So, by most traditional measures — house prices to rent ratio, house price increases to inflation, house prices as a percentage of GDP, house prices to disposable income ratio — house price increases were not justifiable across a number of locations. What I find most most interesting is that consumers would engage in this type of behavior despite having just been savaged in another vicious asset boom-bust in equities just a few years earlier.
So, where do we go from here?
I am conducting a poll on my site in the sidebar (now over), asking people to estimate the likely fall in U.S. house prices from their peak. It will be interesting to see how prescient we collectively are in predicting where things are headed.
My personal view is that we are headed much lower in prices. Why? Leverage. I see the housing bust as a deleveraging situation. Individuals and the financial services industry must reduce risk because the level of debt to assets they own is making them susceptible to bankruptcy. There’s nothing like a recession to focus one’s mind on potential downside scenarios. And so it is in 2008. Caution is necessary to prevent potential bankruptcy. This requires one to shed assets, increase savings and reduce debt. This is exactly what individuals are doing and what lenders are doing.
However, deleveraging means credit contracts, which, over the short-term, reduces ecoomic growth. That means that prices must come down until the economic uncertainty and deleveraging period are finished, so that people feel confident enough to take on increased levels of risk. This will not happen for a number of years.
The one other question I have is about those housing markets yet to fall. France, the Netherlands, Australia and Sweden all had house price increases that outstripped the US, the first domino to fall in the global housing bust. What is going to happen in these markets? My best guess is that they too will succumb in some measure to the bust as well in due course.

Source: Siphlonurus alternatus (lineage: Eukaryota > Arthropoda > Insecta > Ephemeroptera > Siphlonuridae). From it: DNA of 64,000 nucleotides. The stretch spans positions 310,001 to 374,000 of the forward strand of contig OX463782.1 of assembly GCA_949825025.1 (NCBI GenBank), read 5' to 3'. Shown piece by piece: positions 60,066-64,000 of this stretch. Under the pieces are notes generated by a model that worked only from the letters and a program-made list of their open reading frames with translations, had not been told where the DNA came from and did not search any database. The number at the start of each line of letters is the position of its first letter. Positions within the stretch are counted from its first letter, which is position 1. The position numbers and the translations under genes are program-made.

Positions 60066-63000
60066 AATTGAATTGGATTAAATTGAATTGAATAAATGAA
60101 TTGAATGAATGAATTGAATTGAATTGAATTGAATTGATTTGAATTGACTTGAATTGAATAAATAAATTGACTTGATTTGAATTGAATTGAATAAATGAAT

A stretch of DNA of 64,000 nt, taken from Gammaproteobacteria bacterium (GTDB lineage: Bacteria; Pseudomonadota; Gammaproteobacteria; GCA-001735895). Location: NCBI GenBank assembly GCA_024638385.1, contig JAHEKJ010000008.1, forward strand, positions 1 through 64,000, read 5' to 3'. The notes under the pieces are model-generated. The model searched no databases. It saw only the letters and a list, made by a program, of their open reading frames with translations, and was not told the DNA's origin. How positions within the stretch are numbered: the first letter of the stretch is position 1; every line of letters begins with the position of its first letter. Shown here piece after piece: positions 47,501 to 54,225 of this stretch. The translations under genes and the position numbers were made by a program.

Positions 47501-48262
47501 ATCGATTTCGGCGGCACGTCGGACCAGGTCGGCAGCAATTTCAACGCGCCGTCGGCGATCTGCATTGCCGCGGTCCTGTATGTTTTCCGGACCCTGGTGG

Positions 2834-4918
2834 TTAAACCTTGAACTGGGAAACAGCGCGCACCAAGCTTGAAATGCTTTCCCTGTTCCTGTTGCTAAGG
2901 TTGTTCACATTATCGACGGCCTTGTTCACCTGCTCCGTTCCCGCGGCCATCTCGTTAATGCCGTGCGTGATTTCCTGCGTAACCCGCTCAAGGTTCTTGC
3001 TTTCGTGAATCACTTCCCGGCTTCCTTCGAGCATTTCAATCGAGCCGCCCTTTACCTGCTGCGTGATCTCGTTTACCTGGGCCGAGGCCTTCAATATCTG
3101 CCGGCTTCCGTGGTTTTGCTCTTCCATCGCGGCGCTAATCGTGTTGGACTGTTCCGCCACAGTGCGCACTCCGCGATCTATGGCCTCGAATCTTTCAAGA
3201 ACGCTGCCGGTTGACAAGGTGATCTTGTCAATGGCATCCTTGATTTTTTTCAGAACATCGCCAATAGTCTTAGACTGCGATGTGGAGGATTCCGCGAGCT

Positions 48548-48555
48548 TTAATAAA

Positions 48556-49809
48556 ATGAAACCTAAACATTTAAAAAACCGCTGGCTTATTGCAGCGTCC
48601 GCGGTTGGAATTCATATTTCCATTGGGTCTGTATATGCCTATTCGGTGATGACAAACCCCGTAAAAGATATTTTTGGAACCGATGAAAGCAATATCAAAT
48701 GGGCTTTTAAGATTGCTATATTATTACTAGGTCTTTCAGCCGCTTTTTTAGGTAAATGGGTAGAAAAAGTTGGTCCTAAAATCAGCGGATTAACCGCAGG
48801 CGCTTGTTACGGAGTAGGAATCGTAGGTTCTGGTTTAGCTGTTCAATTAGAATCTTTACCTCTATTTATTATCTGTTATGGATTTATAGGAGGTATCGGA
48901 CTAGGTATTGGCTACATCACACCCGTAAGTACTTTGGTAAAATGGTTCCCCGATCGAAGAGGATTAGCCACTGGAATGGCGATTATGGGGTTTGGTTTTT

The Economist has the best conclusion to this issue, using Japan as a base case.
The housing market has played such a big role in propping up America’s economy that a sharp slowdown in house prices is likely to h
ave severe consequences. Over the past four years, consumer spending and residential construction have together accounted for 90% of the total growth in GDP. And over two-fifths of all private-sector jobs created since 2001 have been in housing-related sectors, such as construction, real estate and mortgage broking.
One of the best international studies of how house-price busts can hurt economies has been done by the International Monetary Fund. Analysing house prices in 14 countries during 1970-2001, it identified 20 examples of “busts”, when real prices fell by almost 30% on average (the fall in nominal prices was smaller). All but one of those housing busts led to a recession, with GDP after three years falling to an average of 8% below its previous growth trend. America was the only country to avoid a boom and bust during that period. This time it looks likely to join the club.
Japan provides a nasty warning of what can happen when boom turns to bust. Japanese property prices have dropped for 14 years in a row, by 40% from their peak in 1991. Yet the rise in prices in Japan during the decade before 1991 was less than the increase over the past ten years in most of the countries that have experienced housing booms (see chart 3). And it is surely no coincidence that Japan and Germany, the two countries where house prices have fallen for most of the past decade, have had the weakest growth in consumer spending of all developed economies over that period. Americans who believe that house prices can only go up and pose no risk to their economy would be well advised to look overseas.
These are very prescient words, delivered exactly three years ago in June 2005.
Update: 24 Jun 2008, 15:55
Calculated Risk posted a graph of the house price to median income in the United States. Very illuminating.